Marshal shoots passenger Miami airport

Discussion in 'The Study' started by Ping898, Dec 7, 2005.

  1. Mark L

    Mark L Brown Belt

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    Actually, 2.4 seconds is a long time. I think any moderately intelligent individual can readily process the situational information in that time and arrive at a reasoned response. Based on the available data, that is exactly what the marshall did. You are of course correct in excluding debate and committees, I wonder what effect the stress of the encounter & adrenalin dump might have on the processing.

    It looks like the feeding frenzy has begun. Reports on the radio this morning are questioning whether the guy said anything about having a bomb, and some of his freinds and family are claiming no knowledge of him being diagnosed with mental illness. I do hope the truth comes out, without media bias or political overtones.
     
  2. MJS

    MJS Administrator Staff Member

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    Of course. I'm sure it has something to do with the NEWS talking to people who claim that they didnt hear him say anything about a bomb. Thats what amazes me....they base an opinion off of limited info.

    Friends and family saying he's not mentally ill, but his wife runs down the plane saying he's bi polar?

    I too hope that the truth comes out, because this is taking the usual turn...LEO does his job and is wrong, no matter what the outcome.

    Mike
     
  3. shesulsa

    shesulsa Columbia Martial Arts Academy

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    Yes, I saw this and I'm going to refrain from debating further until we have more info (as much as we can outside of the situation and at the mercy of the press, anyway).

    sgtmac, when I read your question "what do you do?" I was caught up in the point you were trying to make and didn't take the question literally. I would have fired aiming for center of mass.

    The only problem I have with this statement, really, is that it makes people stop thinking. Using the illness as a blame bucket will always concern me.
     
  4. arnisador

    arnisador Sr. Grandmaster

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    Agreed. I sympathize with the family of the man killed and also with the marshall who was put in this no-win situation and followed the only reasonable course of action. He must have known there probably wasn't a bomb, too...but he also knew he couldn't take that risk on behalf of all present. This is a one big lose-lose situation.
     
  5. arnisador

    arnisador Sr. Grandmaster

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    That's a really inappropriate comment. It bothers me to think that a LEO would conflate mental illness and stupidity. Unless you're questioning the accuracy of the news reports indicating that he was seriously mentally ill, I think some degree of sympathy is in order.

    I agree with this and the rest of what you wrote. In the heat of the moment there is no way to know the person's condition and intention, and knowing that he was mentally ill probably couldn't have changed things as he might still have had a bomb. There seems to be wide agreement that the marshall's actions were proper, perhaps inevitable.

    But just as the blame doesn't shift to the marshall, the tragedy doesn't leave because the marshall acted as he should have. What is more tragic--I think of instances in literature and film--than knowing that two people who mean no harm to anyone are going to collide in a way that will cause lives to be changed forever? Here we have a marshall who will surely second-guess himself despite reassurances, a dead man returning from a missionary trip abroad, and a widow, let alone terrified passengers on the plane I imagine. This is, as stated before, an unmitigated tragedy.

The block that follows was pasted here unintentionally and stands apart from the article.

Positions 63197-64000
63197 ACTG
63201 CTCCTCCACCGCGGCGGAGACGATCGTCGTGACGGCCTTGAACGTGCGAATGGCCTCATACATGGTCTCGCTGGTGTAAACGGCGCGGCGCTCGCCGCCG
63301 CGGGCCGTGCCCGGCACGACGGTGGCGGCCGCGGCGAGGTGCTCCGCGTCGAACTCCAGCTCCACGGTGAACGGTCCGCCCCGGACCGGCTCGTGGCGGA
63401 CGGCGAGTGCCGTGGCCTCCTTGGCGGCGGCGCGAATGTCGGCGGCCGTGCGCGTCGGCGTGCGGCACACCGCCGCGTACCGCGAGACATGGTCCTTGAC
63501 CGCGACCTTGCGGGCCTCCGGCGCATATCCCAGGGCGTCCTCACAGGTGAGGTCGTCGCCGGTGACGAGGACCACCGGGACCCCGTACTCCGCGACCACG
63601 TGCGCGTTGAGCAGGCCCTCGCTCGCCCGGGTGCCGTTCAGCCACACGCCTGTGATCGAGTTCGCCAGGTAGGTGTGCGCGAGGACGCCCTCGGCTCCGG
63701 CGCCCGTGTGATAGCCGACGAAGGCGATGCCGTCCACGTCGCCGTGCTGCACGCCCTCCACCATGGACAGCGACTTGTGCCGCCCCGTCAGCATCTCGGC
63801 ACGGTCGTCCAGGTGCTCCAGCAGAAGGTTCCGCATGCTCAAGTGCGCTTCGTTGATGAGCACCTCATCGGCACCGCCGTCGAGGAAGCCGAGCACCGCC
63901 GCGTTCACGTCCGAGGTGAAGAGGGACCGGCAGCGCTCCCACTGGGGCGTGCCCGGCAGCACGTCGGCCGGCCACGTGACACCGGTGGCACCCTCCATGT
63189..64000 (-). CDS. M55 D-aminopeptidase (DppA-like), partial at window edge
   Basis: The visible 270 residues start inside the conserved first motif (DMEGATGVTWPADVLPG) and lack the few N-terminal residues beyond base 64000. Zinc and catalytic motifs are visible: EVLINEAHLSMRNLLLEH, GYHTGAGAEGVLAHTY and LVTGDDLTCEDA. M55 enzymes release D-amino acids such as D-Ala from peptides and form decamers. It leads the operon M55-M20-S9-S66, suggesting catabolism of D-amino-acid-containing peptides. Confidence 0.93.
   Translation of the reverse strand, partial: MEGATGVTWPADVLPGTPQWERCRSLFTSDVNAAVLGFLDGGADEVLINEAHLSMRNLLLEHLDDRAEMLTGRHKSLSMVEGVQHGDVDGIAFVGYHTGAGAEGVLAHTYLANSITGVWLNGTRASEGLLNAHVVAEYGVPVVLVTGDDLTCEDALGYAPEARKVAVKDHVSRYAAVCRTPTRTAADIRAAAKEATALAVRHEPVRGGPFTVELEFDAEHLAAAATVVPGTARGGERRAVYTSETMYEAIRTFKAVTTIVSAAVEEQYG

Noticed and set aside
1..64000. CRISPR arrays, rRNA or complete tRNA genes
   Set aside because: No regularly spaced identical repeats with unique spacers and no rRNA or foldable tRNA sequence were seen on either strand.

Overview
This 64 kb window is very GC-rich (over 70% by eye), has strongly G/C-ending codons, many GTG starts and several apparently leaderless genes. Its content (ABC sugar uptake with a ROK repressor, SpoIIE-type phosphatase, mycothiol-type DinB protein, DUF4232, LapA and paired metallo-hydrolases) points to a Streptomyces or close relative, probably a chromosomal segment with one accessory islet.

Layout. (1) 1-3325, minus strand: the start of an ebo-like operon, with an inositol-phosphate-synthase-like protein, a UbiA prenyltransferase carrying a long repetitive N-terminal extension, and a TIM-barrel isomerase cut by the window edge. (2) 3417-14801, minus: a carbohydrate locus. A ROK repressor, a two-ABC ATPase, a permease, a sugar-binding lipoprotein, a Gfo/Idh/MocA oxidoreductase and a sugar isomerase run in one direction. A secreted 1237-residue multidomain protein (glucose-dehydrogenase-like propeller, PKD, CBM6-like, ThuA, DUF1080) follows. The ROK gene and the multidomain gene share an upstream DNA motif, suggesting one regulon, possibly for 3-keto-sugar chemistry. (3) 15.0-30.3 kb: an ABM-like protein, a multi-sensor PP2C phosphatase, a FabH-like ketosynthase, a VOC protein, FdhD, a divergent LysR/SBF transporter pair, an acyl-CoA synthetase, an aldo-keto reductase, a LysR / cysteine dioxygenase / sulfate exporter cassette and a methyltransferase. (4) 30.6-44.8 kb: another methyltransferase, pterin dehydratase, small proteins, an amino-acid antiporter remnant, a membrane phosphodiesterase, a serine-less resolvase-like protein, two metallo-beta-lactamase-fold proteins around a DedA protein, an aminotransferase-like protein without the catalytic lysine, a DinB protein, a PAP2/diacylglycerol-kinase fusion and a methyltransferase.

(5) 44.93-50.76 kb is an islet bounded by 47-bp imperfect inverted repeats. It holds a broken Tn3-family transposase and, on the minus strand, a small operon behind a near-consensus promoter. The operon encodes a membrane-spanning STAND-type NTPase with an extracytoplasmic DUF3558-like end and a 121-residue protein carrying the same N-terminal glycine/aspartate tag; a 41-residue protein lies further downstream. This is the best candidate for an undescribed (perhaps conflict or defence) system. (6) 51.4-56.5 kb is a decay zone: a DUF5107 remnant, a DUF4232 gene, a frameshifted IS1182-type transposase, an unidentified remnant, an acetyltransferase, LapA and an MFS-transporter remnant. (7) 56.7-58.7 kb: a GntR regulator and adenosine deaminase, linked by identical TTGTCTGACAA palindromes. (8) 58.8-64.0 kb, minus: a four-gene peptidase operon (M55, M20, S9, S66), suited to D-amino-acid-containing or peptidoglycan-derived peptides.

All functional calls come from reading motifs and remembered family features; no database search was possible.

6. 7starmantis

    7starmantis Grandmaster

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    Sympathy is in order, but its so often that sympathy turns to neglectful blaming and then the fault begins to turn on someone who is completely innocent of blame. Regardless of mental illness....to the air marshal it must have seemed quite a stupid thing to do. Its a tragedy, but responsibility must lie with him...no one else. Otherwise we should start questioning the wife as to why she allowed him off the medicine and into that type of situation.

    7sm
     
  7. arnisador

    arnisador Sr. Grandmaster

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    Yeah, these things always look different after the dust settles. I'll be curious to see what the final analysis is. It's easy for me to believe that some peopel didn't know about his illness, and that some passengers missed the whole ruckus and didn't know what was happening...we'll see what's what in a week or two, probably, when some national paper or newsweekly does an in-depth story on it.
     
  8. sgtmac_46

    sgtmac_46 Senior Master

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    Not unless they ran out of snack food. :erg:
     
  9. arnisador

    arnisador Sr. Grandmaster

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    Two articles that discuss the marshals' actions:
    http://www.latimes.com/news/nationw...ec09,1,6576951.story?coll=la-headlines-nation

    http://news.yahoo.com/news?tmpl=story&cid=2326&ncid=2326&e=5&u=/csm/20051209/ts_csm/amarshals_1

    The theme of most discussions seems to be support for the two marshals who did as they were trained, but questions about that training. The first article also cites the marshals' general distrust of the quality of TSA's screening procedures.
     
  10. Kreth

    Kreth Grandmaster

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    "Innocent Americans" do not yell, "I've got a bomb!" I love the way the media spins this stuff. You can almost see it a la the old 50s newsreels showing the newspaper headlines:
    "Will innocent Americans Die?"
     
  11. samurai69

    samurai69 Blue Belt

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    The israelis have had air marshals for a number of years with out this sort of incident happening, i would certainly ask some questions regarding training, employee screening procedures too,
     
  12. MJS

    MJS Administrator Staff Member